Fanconi anemia is a condition that affects many parts of the body. People with this condition may have bone marrow failure, physical abnormalities, organ defects, and an increased risk of certain cancers.The major function of bone marrow is to produce new blood cells. These include red blood cells, which carry oxygen to the body's tissues; white blood cells, which fight infections; and platelets, which are necessary for normal blood clotting. Approximately 90 percent of people with Fanconi anemia have impaired bone marrow function that leads to a decrease in the production of all blood cells (aplastic anemia). Affected individuals experience extreme tiredness (fatigue) due to low numbers of red blood cells (anemia), frequent infections due to low numbers of white blood cells (neutropenia), and clotting problems due to low numbers of platelets (thrombocytopenia). People with Fanconi anemia may also develop myelodysplastic syndrome, a condition in which immature blood cells fail to develop normally.More than half of people with Fanconi anemia have physical abnormalities. These abnormalities can involve irregular skin coloring such as unusually light-colored skin (hypopigmentation) or café-au-lait spots, which are flat patches on the skin that are darker than the surrounding area. Other possible symptoms of Fanconi anemia include malformed thumbs or forearms and other skeletal problems including short stature; malformed or absent kidneys and other defects of the urinary tract; gastrointestinal abnormalities; heart defects; eye abnormalities such as small or abnormally shaped eyes; and malformed ears and hearing loss. People with this condition may have abnormal genitalia or malformations of the reproductive system. As a result, most affected males and about half of affected females cannot have biological children (are infertile). Additional signs and symptoms can include abnormalities of the brain and spinal cord (central nervous system), including increased fluid in the center of the brain (hydrocephalus) or an unusually small head size (microcephaly).Individuals with Fanconi anemia have an increased risk of developing a cancer of blood-forming cells in the bone marrow called acute myeloid leukemia (AML) or tumors of the head, neck, skin, gastrointestinal system, or genital tract. The likelihood of developing one of these cancers in people with Fanconi anemia is between 10 and 30 percent.  https://ghr.nlm.nih.gov/condition/fanconi-anemia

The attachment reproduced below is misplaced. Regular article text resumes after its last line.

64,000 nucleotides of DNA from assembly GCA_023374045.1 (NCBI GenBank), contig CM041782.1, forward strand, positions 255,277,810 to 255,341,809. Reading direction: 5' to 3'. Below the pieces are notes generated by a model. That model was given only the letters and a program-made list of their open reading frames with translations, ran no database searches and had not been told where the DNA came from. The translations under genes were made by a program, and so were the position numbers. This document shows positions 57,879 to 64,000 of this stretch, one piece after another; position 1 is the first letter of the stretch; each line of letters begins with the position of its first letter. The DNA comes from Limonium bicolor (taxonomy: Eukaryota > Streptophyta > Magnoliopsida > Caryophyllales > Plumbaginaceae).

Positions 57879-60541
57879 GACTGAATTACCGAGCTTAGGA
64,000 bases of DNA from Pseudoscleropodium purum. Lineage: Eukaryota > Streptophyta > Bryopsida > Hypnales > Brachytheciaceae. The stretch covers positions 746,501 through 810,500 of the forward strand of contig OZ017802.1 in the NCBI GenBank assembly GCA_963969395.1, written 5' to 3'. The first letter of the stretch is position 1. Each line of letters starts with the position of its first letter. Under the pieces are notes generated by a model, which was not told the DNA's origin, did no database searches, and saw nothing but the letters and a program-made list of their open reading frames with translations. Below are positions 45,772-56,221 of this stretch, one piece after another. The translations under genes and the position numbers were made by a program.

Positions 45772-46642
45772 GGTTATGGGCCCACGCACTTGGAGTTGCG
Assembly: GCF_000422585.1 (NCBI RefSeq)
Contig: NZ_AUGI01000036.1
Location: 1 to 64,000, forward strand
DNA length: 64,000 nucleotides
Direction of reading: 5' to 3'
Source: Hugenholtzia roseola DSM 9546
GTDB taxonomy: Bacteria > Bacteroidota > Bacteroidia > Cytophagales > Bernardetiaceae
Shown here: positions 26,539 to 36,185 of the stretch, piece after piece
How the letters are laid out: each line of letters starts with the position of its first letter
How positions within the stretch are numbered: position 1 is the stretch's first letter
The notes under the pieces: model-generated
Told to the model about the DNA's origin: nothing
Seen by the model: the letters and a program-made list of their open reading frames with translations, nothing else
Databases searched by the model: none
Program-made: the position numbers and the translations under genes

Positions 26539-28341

Clinical features

Anemia
MedGen UID:
1526
Concept ID:
C0002871
Disease or Syndrome
A reduction in erythrocytes volume or hemoglobin concentration.
Cryptorchidism
MedGen UID:
8192
Concept ID:
C0010417
Congenital Abnormality
Cryptorchidism, or failure of testicular descent, is a common human congenital abnormality with a multifactorial etiology that likely reflects the involvement of endocrine, environmental, and hereditary factors. Cryptorchidism can result in infertility and increases risk for testicular tumors. Testicular descent from abdomen to scrotum occurs in 2 distinct phases: the transabdominal phase and the inguinoscrotal phase (summary by Gorlov et al., 2002).
Heart, malformation of
MedGen UID:
6748
Concept ID:
C0018798
Congenital Abnormality
An anatomical defect of a gross structure of the heart.
Leukemia
MedGen UID:
9725
Concept ID:
C0023418
Neoplastic Process
A cancer of the blood and bone marrow characterized by an abnormal proliferation of leukocytes.
Microphthalmia
MedGen UID:
10033
Concept ID:
C0026010
Congenital Abnormality